Truck Accidents



Many people believe that truck accidents are just like car accidents in terms of filing personal injury law claims, but the truth is that a semi-truck or commercial truck accident involves different regulations and policies that require an experienced lawyer to understand and work through. Since 1973, our truck accident attorneys in Newport News have helped countless Virginia clients recover damages for their personal injuries, including injuries sustained from truck accidents. As a family-owned law firm, Huffman & Huffman Brothers-in-Law, P.L.L.C. cares about your well-being first and prioritizes your health throughout our legal proceedings.

Contact us online or at (757) 599-6050 to reach a caring lawyer. We don’t win until you do.


There are various ways in which truck accident injury claims differ from those involving car accidents, and much of it, as can be assumed, has to do with larger-scale accidents.

Trucks Have Bigger Insurance Policies

Trucks have insurance policies than may be worth 50 times more than the average car’s insurance policy, due to the size and nature of commercial trucks. Large trucks can inflict major damage, which is why there’s a need for a large amount of coverage.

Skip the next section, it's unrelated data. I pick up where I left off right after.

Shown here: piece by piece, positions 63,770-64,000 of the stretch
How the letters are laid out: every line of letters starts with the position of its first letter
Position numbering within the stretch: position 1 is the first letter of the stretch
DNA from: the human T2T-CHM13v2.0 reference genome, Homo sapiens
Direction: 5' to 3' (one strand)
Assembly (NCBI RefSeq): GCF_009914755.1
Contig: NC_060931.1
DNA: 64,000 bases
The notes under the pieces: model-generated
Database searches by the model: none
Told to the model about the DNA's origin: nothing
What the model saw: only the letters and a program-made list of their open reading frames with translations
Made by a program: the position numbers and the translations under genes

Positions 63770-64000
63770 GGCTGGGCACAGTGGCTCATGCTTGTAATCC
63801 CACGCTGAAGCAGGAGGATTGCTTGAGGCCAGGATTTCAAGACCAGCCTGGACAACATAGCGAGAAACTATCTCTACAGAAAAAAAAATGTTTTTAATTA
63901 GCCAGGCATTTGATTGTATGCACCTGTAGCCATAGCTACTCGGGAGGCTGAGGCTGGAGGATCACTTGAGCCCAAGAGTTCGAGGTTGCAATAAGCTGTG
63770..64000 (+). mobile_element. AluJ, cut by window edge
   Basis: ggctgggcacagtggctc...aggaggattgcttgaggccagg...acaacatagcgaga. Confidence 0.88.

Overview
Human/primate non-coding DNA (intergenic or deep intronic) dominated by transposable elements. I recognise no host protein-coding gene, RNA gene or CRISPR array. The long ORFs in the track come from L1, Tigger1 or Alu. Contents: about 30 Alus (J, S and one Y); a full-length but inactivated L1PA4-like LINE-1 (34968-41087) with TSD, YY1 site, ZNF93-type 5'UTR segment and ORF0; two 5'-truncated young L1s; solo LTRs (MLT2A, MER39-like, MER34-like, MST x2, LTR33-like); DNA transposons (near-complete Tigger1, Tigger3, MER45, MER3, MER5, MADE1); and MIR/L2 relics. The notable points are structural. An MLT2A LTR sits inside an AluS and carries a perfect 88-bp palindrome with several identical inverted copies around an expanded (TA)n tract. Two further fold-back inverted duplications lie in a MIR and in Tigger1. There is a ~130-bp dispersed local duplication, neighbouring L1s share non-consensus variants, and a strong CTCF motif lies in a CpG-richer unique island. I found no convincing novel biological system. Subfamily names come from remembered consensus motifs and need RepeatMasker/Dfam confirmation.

Because truck insurance policies may be worth millions of dollars, the insurance carrier may try their best to avoid taking responsibility for an accident, which can include attempting to hold the injured partly liable for the accident, or simply denying the injury claim altogether. This is why you need a team of experienced lawyers to make sure those responsible for your injuries can’t slip away.

Truck Accidents Result in Greater Injuries & Medical Bills

Because of the sheer size and weight of commercial trucks, injuries are often much more severe in an accident than those resulting from accidents between passenger-sized cars. While many car accidents involve common injuries such as whiplash and bruises or abrasions, truck accidents tend to involve injuries that range from broken bones to brain injuries and sometimes, death.

Common injuries people sustain from a truck accident include:

  • Spinal cord and neck injuries
  • Traumatic brain injuries
  • Burns
  • Amputations
  • Psychological trauma
  • Permanent scarring

Because of the severity of possible injuries, truck accidents can also involve expensive medical bills. Serious injuries can require more X-rays, longer stays at the hospital, and longer recovery times, especially if the injuries are deemed permanent or long-term. Truck accidents may also result in death, which can place heavy financial burdens on the deceased’s family. If you’ve been seriously injured in a truck accident or have lost a loved one, the right team of attorneys can help you cover your costs. We’ve recovered millions for our clients over the years and can help you next.

Trucks Have Different Regulations

Because commercial trucks are typically making deliveries across states, the drivers and companies are governed by more regulations than a typical car is. Drivers and trucking companies must be registered with the Federal Motor Carrier Safety Administration and the Department of Transportation, which has numerous regulations that may make it complicated to determine liability.